Practically speaking, it’s good advice. We can’t live our lives forever in the moment of injury or harm. We all know we all make errors, so we should be gracious when others do the same things we are guilty of. But religiously, this holiday teaches us to move past what was, engage with the pain and the remorse, and keep on moving forward. Life does not tarry in yesterday, but we too often do. Think about it – when we hold onto grudges, months past the offense, despite the person seeking to make amends, it’s not really about the instance – it’s about our ego. My friends, life is not about our ego.

I’m mostly talking about the small to moderate stuff that needs to be forgiven. The stuff that most of us will encounter frequently over our lives. The kid who cut in front of you in a lunch line. The time she told you off. Your loved one who forgot to call you on your birthday. The guy that lied. The argument that would just not go away. The great wrongs in this world – that involve blood, real trauma, serious abuse – are more complicated. Some of us have dealt with those as well, but hopefully they are not everyday. We should not allow the everyday frustrations to feel like the great, deep wrongs in the world. They should not be treated the same. You know you’re doing that when you start using phrases to describe the smaller stuff like, “Never in my life have I ever been so offended.” Or “now this is really personal.” When you find yourself speaking like that, stop yourself. You’re really talking more about yourself than the other person.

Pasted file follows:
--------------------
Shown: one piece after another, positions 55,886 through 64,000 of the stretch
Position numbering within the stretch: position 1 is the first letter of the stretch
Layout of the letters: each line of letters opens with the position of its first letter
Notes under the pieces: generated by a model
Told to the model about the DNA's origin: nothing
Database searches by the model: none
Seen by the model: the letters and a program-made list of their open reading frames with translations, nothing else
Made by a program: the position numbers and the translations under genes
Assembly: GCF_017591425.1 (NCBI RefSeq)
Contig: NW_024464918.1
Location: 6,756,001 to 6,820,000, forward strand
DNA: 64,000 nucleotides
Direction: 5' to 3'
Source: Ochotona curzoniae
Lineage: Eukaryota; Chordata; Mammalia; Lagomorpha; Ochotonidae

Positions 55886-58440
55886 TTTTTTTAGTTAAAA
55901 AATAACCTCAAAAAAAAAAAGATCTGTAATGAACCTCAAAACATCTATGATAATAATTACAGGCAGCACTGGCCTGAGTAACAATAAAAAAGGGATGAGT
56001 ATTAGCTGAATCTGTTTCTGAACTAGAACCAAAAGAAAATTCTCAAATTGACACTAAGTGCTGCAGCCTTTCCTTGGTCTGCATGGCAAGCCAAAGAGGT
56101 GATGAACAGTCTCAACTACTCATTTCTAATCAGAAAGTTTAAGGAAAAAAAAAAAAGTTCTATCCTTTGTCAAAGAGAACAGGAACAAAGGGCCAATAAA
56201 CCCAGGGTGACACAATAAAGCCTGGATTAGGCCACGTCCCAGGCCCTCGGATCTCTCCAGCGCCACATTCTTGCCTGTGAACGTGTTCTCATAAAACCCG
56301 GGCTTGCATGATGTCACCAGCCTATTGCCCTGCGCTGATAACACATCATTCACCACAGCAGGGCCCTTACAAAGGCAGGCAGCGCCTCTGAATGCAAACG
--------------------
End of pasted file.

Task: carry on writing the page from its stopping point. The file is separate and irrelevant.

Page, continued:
Our monthly theme is Community, and this Holy Day also has a communal aspect to it. Atonement and Forgiveness are enacted and accepted by individuals, but the repercussions are felt by the community as much as the people doing the asking and giving. Any community whose members can’t make amends, is a weaker community for it. Our spirits will collectively tarry in yesterday; our work will be dragged down by repeating the injury over and over; our purpose will veer away from what our aim was as we continue to rehash or bitterly fight through old wars. We will not be here. We’ll stay back there. No community can thrive in that place. Like our wisdom story earlier with all the townsfolk carrying all the grudges of the world on their backs, we can’t live like that – not truly.